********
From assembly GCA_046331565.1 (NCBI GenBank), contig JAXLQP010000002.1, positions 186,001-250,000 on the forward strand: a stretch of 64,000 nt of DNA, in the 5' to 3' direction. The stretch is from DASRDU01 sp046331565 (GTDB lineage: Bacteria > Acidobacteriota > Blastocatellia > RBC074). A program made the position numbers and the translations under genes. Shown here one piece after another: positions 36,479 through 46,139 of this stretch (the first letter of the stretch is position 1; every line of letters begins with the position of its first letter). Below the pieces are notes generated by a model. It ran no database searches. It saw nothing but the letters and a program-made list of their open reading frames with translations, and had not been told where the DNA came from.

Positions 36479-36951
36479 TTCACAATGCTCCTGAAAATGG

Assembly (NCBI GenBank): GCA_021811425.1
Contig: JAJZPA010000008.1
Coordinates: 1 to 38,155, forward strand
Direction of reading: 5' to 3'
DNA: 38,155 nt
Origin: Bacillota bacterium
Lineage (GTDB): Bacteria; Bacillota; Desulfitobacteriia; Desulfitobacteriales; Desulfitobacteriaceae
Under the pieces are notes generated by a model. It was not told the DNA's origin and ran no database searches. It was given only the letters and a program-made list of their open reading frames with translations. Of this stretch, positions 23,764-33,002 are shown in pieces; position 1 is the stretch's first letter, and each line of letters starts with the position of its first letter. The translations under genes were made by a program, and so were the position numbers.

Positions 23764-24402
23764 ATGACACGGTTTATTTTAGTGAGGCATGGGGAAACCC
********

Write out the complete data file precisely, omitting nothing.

From assembly GCA_046331565.1 (NCBI GenBank), contig JAXLQP010000002.1, positions 186,001-250,000 on the forward strand: a stretch of 64,000 nt of DNA, in the 5' to 3' direction. The stretch is from DASRDU01 sp046331565 (GTDB lineage: Bacteria > Acidobacteriota > Blastocatellia > RBC074). A program made the position numbers and the translations under genes. Shown here one piece after another: positions 36,479 through 46,139 of this stretch (the first letter of the stretch is position 1; every line of letters begins with the position of its first letter). Below the pieces are notes generated by a model. It ran no database searches. It saw nothing but the letters and a program-made list of their open reading frames with translations, and had not been told where the DNA came from.

Positions 36479-36951
36479 TTCACAATGCTCCTGAAAATGG

Assembly (NCBI GenBank): GCA_021811425.1
Contig: JAJZPA010000008.1
Coordinates: 1 to 38,155, forward strand
Direction of reading: 5' to 3'
DNA: 38,155 nt
Origin: Bacillota bacterium
Lineage (GTDB): Bacteria; Bacillota; Desulfitobacteriia; Desulfitobacteriales; Desulfitobacteriaceae
Under the pieces are notes generated by a model. It was not told the DNA's origin and ran no database searches. It was given only the letters and a program-made list of their open reading frames with translations. Of this stretch, positions 23,764-33,002 are shown in pieces; position 1 is the stretch's first letter, and each line of letters starts with the position of its first letter. The translations under genes were made by a program, and so were the position numbers.

Positions 23764-24402
23764 ATGACACGGTTTATTTTAGTGAGGCATGGGGAAACCC